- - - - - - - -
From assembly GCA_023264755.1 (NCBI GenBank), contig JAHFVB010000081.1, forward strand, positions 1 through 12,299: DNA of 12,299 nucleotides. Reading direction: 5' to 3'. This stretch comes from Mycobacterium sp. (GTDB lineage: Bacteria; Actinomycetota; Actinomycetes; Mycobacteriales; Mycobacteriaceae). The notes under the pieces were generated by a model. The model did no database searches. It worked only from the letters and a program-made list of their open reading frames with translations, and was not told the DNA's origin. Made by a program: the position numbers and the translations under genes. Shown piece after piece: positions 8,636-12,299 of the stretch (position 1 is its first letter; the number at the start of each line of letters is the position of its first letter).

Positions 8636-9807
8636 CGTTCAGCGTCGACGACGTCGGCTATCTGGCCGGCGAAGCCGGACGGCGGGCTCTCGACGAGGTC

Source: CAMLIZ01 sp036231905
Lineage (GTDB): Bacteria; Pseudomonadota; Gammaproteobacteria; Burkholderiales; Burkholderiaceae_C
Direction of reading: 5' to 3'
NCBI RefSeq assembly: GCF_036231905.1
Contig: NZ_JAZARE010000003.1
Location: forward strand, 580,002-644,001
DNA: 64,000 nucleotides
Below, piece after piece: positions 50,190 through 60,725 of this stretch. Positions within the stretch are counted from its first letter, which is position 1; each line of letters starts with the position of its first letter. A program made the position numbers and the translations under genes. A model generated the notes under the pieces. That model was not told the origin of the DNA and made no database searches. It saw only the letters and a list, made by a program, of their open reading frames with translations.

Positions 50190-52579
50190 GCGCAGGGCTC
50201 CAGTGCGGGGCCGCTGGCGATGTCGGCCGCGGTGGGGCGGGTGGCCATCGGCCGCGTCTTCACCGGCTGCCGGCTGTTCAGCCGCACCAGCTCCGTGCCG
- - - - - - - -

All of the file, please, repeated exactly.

From assembly GCA_023264755.1 (NCBI GenBank), contig JAHFVB010000081.1, forward strand, positions 1 through 12,299: DNA of 12,299 nucleotides. Reading direction: 5' to 3'. This stretch comes from Mycobacterium sp. (GTDB lineage: Bacteria; Actinomycetota; Actinomycetes; Mycobacteriales; Mycobacteriaceae). The notes under the pieces were generated by a model. The model did no database searches. It worked only from the letters and a program-made list of their open reading frames with translations, and was not told the DNA's origin. Made by a program: the position numbers and the translations under genes. Shown piece after piece: positions 8,636-12,299 of the stretch (position 1 is its first letter; the number at the start of each line of letters is the position of its first letter).

Positions 8636-9807
8636 CGTTCAGCGTCGACGACGTCGGCTATCTGGCCGGCGAAGCCGGACGGCGGGCTCTCGACGAGGTC

Source: CAMLIZ01 sp036231905
Lineage (GTDB): Bacteria; Pseudomonadota; Gammaproteobacteria; Burkholderiales; Burkholderiaceae_C
Direction of reading: 5' to 3'
NCBI RefSeq assembly: GCF_036231905.1
Contig: NZ_JAZARE010000003.1
Location: forward strand, 580,002-644,001
DNA: 64,000 nucleotides
Below, piece after piece: positions 50,190 through 60,725 of this stretch. Positions within the stretch are counted from its first letter, which is position 1; each line of letters starts with the position of its first letter. A program made the position numbers and the translations under genes. A model generated the notes under the pieces. That model was not told the origin of the DNA and made no database searches. It saw only the letters and a list, made by a program, of their open reading frames with translations.

Positions 50190-52579
50190 GCGCAGGGCTC
50201 CAGTGCGGGGCCGCTGGCGATGTCGGCCGCGGTGGGGCGGGTGGCCATCGGCCGCGTCTTCACCGGCTGCCGGCTGTTCAGCCGCACCAGCTCCGTGCCG